“There will be an enlarged museum and library – once we finish, the museum will be about five times larger than it was. Upstairs in the Guild Room we shall have created a beautiful multi-purpose space that will be used for seminars, functions, lectures and exhibitions.”

Fitchingield Guildhall- north Essex

Electrical Connections Ltd

Established in 1983, Electrical Connections Ltd is an electrical contracting company and carry out design, lighting and power installations, IT cabling and the installation of fire alarms and security systems.

The company has worked on numerous projects nationwide for companies such as BMW,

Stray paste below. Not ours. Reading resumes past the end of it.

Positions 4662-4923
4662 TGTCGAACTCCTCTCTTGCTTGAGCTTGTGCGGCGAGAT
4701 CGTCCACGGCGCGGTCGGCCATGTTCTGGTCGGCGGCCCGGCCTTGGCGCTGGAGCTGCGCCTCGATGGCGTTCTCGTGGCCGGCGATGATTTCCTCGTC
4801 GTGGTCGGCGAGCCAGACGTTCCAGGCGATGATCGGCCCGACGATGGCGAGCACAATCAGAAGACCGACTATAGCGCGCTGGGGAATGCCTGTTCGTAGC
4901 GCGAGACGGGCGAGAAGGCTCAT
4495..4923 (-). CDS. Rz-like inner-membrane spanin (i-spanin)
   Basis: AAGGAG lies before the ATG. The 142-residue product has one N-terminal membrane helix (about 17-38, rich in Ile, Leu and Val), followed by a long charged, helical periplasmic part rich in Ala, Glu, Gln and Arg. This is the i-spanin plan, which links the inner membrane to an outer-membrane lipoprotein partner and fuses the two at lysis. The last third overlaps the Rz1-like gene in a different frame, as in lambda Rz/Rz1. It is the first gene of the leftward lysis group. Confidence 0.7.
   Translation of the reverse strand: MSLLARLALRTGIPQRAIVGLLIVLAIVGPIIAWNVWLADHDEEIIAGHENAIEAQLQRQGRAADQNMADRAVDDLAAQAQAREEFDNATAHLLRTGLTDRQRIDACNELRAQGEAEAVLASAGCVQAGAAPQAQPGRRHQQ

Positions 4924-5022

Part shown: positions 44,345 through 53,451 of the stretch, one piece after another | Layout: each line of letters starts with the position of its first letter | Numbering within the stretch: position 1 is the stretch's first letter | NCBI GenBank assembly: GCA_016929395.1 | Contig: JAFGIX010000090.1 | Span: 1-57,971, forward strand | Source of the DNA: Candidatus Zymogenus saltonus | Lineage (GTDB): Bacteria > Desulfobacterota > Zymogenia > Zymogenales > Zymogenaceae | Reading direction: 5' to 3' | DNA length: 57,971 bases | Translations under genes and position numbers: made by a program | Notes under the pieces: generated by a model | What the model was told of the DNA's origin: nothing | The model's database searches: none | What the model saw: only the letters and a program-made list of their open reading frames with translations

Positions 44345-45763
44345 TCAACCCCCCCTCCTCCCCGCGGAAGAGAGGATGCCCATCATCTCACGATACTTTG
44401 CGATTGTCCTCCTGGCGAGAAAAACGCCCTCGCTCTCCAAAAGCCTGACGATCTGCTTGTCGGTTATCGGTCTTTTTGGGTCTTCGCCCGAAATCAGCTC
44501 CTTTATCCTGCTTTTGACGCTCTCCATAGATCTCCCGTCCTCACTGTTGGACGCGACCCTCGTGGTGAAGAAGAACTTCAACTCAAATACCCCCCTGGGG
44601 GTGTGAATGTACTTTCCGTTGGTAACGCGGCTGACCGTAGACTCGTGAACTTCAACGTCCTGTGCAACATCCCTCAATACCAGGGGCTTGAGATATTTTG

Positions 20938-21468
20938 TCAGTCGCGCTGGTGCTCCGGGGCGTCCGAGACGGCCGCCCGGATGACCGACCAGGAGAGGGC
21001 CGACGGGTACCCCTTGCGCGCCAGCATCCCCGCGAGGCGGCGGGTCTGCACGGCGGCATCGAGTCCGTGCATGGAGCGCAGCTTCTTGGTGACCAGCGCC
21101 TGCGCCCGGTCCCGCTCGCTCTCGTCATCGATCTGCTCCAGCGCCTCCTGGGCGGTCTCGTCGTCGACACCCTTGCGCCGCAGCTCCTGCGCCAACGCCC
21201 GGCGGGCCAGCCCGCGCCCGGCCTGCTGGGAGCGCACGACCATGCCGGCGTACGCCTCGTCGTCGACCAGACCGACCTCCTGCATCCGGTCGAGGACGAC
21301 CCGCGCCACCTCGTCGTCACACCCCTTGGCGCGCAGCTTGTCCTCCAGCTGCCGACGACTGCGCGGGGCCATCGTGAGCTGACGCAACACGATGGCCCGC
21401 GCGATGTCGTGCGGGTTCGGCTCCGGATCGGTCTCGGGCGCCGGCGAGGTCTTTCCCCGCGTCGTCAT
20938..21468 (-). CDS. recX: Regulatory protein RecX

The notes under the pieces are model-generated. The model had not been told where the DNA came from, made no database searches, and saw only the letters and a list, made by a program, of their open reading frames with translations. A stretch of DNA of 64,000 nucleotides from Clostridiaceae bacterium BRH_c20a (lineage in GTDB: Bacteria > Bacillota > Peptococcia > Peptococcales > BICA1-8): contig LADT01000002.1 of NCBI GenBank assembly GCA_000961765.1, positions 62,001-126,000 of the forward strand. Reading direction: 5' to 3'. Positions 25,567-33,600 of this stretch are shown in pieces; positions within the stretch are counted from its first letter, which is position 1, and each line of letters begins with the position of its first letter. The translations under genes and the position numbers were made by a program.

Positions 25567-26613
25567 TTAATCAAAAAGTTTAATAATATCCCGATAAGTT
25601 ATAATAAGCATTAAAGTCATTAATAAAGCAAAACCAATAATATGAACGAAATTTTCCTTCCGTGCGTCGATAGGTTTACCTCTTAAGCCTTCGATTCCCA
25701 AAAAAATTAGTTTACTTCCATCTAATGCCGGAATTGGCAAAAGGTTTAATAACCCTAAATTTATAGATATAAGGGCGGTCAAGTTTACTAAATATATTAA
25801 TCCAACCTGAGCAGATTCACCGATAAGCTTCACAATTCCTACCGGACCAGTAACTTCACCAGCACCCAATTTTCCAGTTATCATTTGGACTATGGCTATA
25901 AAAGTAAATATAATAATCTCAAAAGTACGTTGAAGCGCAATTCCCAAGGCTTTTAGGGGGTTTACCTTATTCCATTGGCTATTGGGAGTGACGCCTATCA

Morgan Stanley, Barclays, Texaco, Pitney Bowes, Interserve, Defra, Watford FC, Financial Times and Samsung.

On Finchingfield Guildhall, Electrical Connections Ltd is the electrical contractor on site.

Terry Froud from Electrical Connections Ltd said:

“All our jobs are important to us for different reason we carry out a high quality installation for all clients.”